Short summary of the results of the
A survey held in July 2020 shows that research laboratories have been hit hard by the COVID-19 pandemic and the consequences of the physical distancing measures that were taken to combat the pandemic.
Research laboratories were completely closed for 3 months or more, and most are still not functioning at full capacity. Our survey showed that most researchers reported loss in at least one of the categories in the graph below.
Loss of highly qualified personnel
Students, Staff members, Post-Doctoral fellows, Clinical fellows or visiting scientists were lost during the COVID pandemic (Relocation, leave of absence, loss of funding, etc.)
- 29% of PIs reported loss of 1 or more Paid Staff (Research Associates/Scientists, Research Technicians/Assistants)
- 24% reported loss of 1 or more Post-Doctoral Fellows
- 49% reported loss of 1 or more Students
Loss of productivity
How many more studies (publications) do you expect your lab would have completed (i.e. paper submitted or resubmitted) if the pandemic had not occurred?
89% of PIs (302) reported the inability to complete and submit findings for publication (On average, this was 2.4 more studies.)
Loss of funding
Was any of the funding you expected to receive/applied for during 2020-21 cancelled or delayed?
42% of PIs (143) reported loss or delay in funding for 2020-21 because of the pandemic.
Estimated percent of budget required only for COVID recovery
To the question what percentage of your lab’s annual budget will you need to spend solely to compensate for losses, restart and recovery of your operations? The average response was 27%
New advocacy opportunities
CAN is proud to launch two new advocacy initiatives today:
- The CAN federal election engagement toolkit
- The Canadian Science Discoveries Video contest
The CAN federal election engagement toolkit
The Canadian Association for Neuroscience (CAN) has several priorities this Federal Election, including:
- A commitment to provide a one-time 25% increase in investment in the Canadian Institute of Health Research (CIHR), the Natural Sciences and Engineering Research Council (NSERC) and the Social Sciences and Humanities Research Council (SSHRC) for research restart and recovery from the setback of the COVID-19 pandemic to research laboratories in Canada.
- A commitment to provide robust and predictable funding for basic discovery research to sustain and grow Canada’s scientific community. Funding to the CIHR, the NSERC and the SSHRC should be increased by at least 10% yearly.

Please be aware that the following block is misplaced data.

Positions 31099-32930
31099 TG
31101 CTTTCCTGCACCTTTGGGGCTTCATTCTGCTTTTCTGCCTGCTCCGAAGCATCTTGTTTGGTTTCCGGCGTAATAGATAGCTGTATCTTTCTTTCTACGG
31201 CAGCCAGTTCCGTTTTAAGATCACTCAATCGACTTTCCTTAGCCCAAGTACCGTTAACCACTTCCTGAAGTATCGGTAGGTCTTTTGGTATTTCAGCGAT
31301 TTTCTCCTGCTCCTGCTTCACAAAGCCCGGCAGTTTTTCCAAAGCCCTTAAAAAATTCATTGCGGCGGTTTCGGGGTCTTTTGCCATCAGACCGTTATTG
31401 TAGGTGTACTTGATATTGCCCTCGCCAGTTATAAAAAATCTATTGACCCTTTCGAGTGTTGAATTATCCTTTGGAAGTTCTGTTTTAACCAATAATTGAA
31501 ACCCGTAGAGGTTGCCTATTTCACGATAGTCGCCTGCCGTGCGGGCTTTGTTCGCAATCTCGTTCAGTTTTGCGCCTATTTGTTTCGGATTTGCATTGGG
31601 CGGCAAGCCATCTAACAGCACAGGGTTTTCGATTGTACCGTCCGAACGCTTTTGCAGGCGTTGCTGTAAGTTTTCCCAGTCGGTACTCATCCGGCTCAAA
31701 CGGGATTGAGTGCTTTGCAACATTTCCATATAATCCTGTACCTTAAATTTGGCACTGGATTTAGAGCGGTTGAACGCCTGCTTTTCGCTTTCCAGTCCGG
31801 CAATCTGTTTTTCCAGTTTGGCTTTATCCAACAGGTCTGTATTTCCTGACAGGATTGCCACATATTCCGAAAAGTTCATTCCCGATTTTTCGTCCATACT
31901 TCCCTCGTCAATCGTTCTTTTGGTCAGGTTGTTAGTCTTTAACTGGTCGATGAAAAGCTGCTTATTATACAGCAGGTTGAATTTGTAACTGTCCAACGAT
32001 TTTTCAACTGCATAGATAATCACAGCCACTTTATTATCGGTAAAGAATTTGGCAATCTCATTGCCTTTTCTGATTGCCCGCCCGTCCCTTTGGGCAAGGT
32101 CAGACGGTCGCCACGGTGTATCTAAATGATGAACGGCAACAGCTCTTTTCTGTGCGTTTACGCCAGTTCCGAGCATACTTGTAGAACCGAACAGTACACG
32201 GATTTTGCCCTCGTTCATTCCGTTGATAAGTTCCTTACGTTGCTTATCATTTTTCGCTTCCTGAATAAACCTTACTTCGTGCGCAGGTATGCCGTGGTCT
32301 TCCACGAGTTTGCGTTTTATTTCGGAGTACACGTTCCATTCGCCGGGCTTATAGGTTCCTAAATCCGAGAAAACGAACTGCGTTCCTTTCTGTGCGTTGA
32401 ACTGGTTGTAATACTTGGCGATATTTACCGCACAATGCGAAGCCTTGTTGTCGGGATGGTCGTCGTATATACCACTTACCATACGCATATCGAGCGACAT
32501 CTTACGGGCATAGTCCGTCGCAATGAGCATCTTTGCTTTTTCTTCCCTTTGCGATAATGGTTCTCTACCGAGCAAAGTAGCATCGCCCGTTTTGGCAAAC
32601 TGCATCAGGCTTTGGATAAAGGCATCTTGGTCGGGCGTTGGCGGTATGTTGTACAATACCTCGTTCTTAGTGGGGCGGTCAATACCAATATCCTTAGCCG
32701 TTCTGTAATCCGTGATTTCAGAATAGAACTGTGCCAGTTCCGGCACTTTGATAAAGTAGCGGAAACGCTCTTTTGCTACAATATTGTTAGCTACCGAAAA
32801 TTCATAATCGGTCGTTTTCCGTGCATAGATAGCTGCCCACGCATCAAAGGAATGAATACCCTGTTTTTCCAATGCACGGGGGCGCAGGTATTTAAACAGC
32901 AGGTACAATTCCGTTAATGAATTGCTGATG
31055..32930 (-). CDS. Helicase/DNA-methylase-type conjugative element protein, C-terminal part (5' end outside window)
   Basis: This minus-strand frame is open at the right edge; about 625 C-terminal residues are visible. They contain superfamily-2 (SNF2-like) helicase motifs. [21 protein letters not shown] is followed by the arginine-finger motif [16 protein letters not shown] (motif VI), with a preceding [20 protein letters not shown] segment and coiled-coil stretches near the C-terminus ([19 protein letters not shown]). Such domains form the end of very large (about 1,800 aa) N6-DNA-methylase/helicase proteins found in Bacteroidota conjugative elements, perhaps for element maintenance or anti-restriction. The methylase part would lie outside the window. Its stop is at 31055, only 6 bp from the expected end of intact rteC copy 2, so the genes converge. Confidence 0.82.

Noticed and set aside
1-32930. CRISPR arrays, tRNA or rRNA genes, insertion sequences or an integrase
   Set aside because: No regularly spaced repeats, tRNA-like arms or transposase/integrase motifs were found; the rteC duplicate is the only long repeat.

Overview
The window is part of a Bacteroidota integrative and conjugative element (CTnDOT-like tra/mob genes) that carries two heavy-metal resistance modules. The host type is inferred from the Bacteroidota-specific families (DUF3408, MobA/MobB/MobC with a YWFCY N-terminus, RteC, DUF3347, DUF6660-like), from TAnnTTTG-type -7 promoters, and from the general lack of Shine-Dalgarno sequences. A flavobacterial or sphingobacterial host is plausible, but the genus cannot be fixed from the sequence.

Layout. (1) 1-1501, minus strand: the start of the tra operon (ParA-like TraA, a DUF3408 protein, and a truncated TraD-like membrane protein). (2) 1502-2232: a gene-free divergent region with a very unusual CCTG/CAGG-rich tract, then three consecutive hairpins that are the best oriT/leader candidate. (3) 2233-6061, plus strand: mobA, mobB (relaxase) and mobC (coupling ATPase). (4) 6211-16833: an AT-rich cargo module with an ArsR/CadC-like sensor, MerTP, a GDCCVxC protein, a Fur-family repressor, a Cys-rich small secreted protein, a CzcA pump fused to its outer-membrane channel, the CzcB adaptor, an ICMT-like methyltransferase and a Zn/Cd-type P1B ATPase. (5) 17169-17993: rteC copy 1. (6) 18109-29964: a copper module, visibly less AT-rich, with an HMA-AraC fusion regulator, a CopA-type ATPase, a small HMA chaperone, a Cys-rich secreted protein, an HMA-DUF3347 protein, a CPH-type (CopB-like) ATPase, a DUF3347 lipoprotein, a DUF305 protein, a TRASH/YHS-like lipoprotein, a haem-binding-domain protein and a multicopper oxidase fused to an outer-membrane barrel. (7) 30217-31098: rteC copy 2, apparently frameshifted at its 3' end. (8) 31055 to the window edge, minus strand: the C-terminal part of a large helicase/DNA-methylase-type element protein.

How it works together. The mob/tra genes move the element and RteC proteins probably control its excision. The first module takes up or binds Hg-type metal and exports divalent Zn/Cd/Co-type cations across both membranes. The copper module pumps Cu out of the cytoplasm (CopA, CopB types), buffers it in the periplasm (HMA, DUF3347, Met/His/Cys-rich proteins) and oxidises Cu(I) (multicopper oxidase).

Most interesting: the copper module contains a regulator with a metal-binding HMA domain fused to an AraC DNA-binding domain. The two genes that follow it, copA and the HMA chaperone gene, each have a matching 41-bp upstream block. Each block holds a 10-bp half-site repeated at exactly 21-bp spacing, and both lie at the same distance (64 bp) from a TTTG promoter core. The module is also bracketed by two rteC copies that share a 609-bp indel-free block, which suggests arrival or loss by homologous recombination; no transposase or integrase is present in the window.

- A commitment to reinstate a dedicated Minister of Science, so that the unique needs of the scientific community may have a devoted seat at the Cabinet table.
As such, we have prepared an “Election Toolkit” for CAN Members looking to get engaged throughout the election which is available in the CAN Election Readiness Google Drive here: shorturl.at/dowzC . If you have any questions, or if you need further assistance, please feel free to contact Kristina Proulx from TSA at email@example.com.
The Canadian Science Discoveries Video contest
The goal of this contest, which is open to everyone, is to raise awareness of the importance of fundamental science by sharing Canadian science success stories
View all the details of the contest here: https://can-acn.org/canadian-science-discoveries-video-contest/
Read CAN’s submission to the pre-budget consultations of the House of Commons standing committee on Finances
Read CAN’s submission here: Increased investment in scientific research: An investment in the health and prosperity of Canadians today and tomorrow (PDF)
You can submit a brief also! The Standing Committee on Finance is accepting submission to its Pre-Budget Consultations in advance of the 2022 budget. Written submissions of no more than 2,000 words, can be submitted to the Committee until Friday, August 6, 2021, at 11:59 p.m. Eastern Daylight Time. More information is available in the news release.
We also invite all our members to share our brief with their member of Parliament and election candidates.
Read our July 2021 Advocacy report